Tonight, I noticed with horror, that my 4 year old had punched in both speaker cone dust covers significantly. Not just lightly pushed in, but pushed in hard enough that the corners were folded over on themselves. I thanked the Great Spirit that I have not yet sprung for the $3K speakers I want, but was saddened to see the trusty NHTs in such a sad state. I found this site almost immediately, and decided to try the duct tape method. FWIW, these dust covers are paper, not poly. I tore off a piece of about 1" by 1" and lightly pressed it into the middle of the first cover. Waited about 5 seconds and pulled it off - nothing. I figured that dear Hannah had just pushed these suckers in too far to be brought back out. Then I tried a bigger piece, covering the whole dust cover and I think this is the key in my case: -- lightly traced the outline of the pushed in area with a ball point pen, and waited about 15 seconds - I think allowing the extra time for the tape adhesive to make contact with the paper cone cover. Gently but quickly pulled the tape off, and WTFDYK --a good portion of the pushed in area came out !. I repeated this about 3 times for each speaker and both covers are now popped out. The only negative is that the adhesive left a darker shade of black paper where it sat over the damage, but at least the cone is popped back out. I have now gone and found the original speaker grills and put them back on. Little Hannah is going to find herself missing a few days of wacky 4 year old music, but I am very happy to have quickly found such good advice on restoring such damage. My advice is to try the duct-tape method before resorting to the less easily controlled wind vortex properites of your trusty Hoover or Dyson. Peace
Your NHT's were punched in by your child? If I had a kid they would be locked away where they were out of harms reach. Those are an expensive speaker, I know a guy that has a nice pair of NHT's and they're only what, a foot high? But combined with the (I think) fibreglass speaker box, they sound as big as my technics speakers which are 4 feet high at least, and 100 more watts than the NHT's, good quality there.
hehe, im glad the method worked for you! maybe u might be lucky enough for your daughter to colour the cones in to the same shade =D<br/>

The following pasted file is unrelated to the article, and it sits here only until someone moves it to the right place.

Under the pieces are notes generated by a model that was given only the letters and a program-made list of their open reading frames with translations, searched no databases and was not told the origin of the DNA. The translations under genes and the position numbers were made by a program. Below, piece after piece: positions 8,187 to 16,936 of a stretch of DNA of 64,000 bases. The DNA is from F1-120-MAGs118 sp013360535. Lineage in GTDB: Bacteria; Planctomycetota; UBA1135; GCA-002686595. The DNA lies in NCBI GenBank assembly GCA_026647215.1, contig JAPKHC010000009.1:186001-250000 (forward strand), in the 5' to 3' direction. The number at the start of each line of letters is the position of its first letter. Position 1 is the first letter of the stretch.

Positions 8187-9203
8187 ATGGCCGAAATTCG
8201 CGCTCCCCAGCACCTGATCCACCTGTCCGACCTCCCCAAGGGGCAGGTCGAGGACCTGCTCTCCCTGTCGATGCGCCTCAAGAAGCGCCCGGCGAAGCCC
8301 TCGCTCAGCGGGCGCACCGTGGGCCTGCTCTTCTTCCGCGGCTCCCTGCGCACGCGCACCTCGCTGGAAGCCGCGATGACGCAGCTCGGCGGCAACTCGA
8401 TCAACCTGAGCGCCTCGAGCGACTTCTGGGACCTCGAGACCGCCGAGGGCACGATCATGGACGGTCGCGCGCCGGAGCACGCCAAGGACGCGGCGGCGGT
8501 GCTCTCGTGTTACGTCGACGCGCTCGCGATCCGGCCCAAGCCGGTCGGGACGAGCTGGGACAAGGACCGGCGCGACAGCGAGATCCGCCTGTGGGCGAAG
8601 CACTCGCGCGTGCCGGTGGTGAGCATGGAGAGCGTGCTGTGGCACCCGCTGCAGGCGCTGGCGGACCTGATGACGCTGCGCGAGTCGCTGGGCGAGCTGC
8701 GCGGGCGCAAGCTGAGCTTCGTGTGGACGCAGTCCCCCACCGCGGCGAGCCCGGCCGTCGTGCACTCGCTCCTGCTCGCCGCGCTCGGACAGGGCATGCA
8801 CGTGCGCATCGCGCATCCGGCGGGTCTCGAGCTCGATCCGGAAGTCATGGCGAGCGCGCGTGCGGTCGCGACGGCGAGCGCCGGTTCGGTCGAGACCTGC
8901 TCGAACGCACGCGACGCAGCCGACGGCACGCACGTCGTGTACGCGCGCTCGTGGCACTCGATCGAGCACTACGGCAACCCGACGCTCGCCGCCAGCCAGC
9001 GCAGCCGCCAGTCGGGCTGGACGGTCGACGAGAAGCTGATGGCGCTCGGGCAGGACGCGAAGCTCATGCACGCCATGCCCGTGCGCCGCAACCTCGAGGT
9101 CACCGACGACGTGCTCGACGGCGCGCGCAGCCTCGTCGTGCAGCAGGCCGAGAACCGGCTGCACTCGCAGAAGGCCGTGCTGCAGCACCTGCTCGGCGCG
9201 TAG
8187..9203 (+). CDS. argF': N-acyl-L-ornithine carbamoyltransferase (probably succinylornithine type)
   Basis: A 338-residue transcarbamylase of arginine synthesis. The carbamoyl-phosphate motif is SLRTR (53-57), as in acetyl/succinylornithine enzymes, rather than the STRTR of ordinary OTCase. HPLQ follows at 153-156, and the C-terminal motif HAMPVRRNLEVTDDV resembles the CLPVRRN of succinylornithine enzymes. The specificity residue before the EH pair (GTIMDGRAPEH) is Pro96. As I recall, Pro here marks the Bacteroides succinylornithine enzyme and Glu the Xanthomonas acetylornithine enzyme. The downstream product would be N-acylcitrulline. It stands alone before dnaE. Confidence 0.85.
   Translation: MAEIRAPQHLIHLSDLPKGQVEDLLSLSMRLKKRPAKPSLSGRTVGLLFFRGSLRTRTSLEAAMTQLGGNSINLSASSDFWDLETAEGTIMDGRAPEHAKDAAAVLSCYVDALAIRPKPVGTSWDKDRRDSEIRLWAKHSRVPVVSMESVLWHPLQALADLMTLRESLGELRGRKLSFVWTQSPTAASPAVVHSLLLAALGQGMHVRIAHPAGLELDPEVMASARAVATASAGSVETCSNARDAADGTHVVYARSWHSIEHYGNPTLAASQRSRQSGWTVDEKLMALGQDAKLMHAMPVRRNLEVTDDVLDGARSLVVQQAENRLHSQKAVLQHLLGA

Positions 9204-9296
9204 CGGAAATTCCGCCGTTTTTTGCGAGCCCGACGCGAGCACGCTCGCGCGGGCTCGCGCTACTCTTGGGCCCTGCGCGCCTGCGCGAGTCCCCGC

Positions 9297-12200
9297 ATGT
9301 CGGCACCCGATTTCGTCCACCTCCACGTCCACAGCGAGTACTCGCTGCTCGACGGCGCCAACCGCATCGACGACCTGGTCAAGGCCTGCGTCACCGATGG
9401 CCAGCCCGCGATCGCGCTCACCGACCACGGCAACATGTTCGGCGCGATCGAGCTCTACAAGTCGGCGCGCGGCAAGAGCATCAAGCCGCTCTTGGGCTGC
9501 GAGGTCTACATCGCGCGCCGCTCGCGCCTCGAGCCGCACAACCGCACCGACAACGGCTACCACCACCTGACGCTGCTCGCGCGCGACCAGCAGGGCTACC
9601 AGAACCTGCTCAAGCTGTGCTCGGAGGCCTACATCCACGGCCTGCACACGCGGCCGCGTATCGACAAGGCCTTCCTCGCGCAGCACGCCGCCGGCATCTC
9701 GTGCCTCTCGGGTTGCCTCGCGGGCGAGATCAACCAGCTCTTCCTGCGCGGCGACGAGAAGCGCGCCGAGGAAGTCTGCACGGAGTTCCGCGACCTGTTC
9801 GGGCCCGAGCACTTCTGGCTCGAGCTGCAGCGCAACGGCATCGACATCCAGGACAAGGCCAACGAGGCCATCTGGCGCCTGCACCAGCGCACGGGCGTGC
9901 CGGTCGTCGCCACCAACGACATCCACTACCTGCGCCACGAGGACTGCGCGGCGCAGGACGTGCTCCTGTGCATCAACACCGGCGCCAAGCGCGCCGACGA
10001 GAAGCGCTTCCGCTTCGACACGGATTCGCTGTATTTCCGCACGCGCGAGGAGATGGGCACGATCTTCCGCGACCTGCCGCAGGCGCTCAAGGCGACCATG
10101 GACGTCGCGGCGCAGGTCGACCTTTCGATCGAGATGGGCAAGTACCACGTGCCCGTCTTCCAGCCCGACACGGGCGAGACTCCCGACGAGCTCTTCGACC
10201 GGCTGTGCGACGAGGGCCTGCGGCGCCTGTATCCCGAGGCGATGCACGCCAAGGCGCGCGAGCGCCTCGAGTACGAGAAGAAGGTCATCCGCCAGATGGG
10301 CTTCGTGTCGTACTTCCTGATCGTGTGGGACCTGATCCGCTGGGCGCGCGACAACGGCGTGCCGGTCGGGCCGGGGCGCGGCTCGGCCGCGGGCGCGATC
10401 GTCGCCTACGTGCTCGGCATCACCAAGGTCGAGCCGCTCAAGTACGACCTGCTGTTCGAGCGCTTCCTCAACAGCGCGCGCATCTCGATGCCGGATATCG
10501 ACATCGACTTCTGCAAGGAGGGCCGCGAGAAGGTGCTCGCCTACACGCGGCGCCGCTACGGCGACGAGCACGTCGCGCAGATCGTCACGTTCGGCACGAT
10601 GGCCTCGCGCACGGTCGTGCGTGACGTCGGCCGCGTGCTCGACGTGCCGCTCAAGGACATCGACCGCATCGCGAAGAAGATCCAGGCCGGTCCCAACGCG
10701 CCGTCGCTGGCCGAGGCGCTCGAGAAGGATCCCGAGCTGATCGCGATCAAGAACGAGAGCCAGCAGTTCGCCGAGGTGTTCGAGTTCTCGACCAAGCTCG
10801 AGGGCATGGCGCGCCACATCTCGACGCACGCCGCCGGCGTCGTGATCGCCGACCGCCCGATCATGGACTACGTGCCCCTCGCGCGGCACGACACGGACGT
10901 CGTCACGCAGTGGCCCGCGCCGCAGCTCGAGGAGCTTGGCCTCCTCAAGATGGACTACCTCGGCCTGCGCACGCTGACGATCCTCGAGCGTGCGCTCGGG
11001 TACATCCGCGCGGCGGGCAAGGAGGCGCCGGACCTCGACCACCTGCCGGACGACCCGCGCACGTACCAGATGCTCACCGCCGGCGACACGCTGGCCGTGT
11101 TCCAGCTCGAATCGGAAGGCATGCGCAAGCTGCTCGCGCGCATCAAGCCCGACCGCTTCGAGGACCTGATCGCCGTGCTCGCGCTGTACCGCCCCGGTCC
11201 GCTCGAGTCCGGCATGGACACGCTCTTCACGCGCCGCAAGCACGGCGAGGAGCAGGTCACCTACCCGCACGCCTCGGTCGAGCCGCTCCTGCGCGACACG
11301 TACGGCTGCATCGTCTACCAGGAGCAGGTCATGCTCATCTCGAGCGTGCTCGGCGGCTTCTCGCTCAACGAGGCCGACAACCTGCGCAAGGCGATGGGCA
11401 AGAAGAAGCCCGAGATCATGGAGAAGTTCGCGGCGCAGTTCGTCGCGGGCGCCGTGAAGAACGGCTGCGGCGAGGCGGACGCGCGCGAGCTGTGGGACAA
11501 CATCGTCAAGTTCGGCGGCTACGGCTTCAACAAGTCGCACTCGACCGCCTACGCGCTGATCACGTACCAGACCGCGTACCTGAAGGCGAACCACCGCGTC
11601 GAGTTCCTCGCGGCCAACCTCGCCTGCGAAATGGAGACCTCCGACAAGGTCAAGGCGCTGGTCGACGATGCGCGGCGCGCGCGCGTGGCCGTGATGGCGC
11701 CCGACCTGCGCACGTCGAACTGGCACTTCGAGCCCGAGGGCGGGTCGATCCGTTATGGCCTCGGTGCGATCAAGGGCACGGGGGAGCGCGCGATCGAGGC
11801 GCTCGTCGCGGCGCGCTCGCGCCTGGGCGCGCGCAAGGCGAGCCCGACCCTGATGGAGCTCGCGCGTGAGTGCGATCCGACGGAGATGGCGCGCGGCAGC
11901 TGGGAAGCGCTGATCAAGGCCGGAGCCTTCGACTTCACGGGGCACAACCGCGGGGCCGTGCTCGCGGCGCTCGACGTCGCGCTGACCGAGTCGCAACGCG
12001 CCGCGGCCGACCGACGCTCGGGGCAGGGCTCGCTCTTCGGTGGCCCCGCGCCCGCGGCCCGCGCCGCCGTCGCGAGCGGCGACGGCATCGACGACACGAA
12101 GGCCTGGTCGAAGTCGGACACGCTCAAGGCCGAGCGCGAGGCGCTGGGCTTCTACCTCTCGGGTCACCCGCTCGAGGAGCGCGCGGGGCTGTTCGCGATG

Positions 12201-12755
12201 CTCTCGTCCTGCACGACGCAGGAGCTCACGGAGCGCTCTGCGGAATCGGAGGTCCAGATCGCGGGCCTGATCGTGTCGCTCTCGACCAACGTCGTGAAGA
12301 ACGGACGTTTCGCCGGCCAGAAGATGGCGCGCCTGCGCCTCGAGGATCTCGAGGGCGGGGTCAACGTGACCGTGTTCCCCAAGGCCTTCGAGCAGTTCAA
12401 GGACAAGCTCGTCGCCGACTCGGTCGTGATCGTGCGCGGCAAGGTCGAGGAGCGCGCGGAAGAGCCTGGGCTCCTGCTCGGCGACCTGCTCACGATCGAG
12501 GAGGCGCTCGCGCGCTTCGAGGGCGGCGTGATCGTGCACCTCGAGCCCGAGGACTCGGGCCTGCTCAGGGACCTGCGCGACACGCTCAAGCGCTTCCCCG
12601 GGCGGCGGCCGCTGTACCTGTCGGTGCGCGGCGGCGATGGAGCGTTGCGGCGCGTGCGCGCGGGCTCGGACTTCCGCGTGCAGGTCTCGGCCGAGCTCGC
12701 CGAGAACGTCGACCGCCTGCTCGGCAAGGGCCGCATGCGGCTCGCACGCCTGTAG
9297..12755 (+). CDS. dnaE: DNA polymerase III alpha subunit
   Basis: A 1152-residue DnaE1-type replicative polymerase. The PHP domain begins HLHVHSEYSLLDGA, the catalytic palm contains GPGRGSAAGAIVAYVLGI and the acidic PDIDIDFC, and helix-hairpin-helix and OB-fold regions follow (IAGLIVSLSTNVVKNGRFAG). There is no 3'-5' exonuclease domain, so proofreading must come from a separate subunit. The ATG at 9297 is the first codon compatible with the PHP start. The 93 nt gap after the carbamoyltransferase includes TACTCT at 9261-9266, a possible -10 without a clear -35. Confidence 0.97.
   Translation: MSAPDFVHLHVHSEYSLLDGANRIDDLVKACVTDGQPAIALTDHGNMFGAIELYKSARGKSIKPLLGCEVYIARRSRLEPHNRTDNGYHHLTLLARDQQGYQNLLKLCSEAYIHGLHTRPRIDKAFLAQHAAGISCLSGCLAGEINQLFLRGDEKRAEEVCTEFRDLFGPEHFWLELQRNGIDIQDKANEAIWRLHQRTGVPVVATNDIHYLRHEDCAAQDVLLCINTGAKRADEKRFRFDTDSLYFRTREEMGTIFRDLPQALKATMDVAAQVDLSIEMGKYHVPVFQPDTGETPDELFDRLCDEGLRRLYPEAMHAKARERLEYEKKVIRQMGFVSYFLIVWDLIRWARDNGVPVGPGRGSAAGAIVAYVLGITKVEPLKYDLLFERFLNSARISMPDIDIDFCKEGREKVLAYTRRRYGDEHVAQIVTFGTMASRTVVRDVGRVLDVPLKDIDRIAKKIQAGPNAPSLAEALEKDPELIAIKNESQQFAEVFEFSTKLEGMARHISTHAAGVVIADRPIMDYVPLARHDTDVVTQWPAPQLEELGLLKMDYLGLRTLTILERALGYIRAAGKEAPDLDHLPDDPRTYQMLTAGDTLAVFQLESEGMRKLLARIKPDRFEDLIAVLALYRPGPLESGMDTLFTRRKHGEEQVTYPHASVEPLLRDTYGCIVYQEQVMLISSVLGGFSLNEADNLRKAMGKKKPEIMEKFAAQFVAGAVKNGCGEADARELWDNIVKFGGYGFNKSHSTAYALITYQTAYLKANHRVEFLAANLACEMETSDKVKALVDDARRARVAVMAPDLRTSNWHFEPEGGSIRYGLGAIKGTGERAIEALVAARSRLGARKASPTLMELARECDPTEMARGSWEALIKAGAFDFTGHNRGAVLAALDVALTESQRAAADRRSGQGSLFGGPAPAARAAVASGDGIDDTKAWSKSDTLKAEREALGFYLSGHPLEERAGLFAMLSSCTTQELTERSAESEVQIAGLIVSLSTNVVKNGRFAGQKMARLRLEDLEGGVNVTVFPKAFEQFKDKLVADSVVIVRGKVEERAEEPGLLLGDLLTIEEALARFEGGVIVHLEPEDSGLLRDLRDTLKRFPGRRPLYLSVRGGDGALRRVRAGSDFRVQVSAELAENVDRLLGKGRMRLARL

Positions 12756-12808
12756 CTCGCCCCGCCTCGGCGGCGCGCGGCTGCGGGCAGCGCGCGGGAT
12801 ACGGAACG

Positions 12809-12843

Pull the driver. Pull the dust cap. Use acetone from your local hardware store to dissolve the glue that attaches the dust cap to the cone. Reshape the dustcap at your leisure. Glue it back with the appropiate adhesive and you're done. larry loudspeaker
thank you for those great tips!!
years ago my mate showed me how he did it. he used the cardboard tube that you end up with after the toilet roll or kitchen roll has finished, and used the sucking method with one of those. i suppose if the tube isn't the right size you could try and find a better fitting tube and do the same and suck it out using the tube. you can add this to the list if you like. hey, its easier than trying to stick your mouth round it :-)
A while back I used a needle to poke a small hole in the dust cap and pull the dent out. Now that I am more experienced with audio, I wouldn't recommend anything that involves changing the shape of the cone (including poking any holes) because it causes air turbulence in cone movement that messes with the sound wave. You might not notice a huge difference, but someone with good ears probably will; especially if it's a woofer or subwoofer. If you're lucky, and if your speaker is ported, you can try blowing air into the cabinet through the vent, but the "blower" has to be a pretty good fit.
The Dyson vacuum is probably the only brand of commercial vacuum that will work for method 3 other than a shop-vac. The Dyson really does suck! (in a good way) Other brands just suck! (in a bad way)
if you have a large sub with a large cone then your kinda screwed unless you want to use a bigger needle to pop it out.
FLAME!!! how does this happen? too loud? what causes it? eehehe step 1 is funny
i just accidentally pushed it in when i was 4
I did this successfully with a tiny bit of duct tape. I think it works better than cellophane packing tape. The duct tape adhesive is gummier and stickier. You can regulate how much pulling force to apply by controlling how much of the tape's adhesive surface touches the cone at any one time. I fixed a 1" cone that was badly dimpled so the tape surface I used was only about 1/4" by 1/4". I started near the edge and pulled the cone out a little bit at a time.
yeh that'd work i didnt meen just cellophane you could use any tape duct tape prob works better
I gust tryed the pin thing and it worked great!!um I had to bend the pin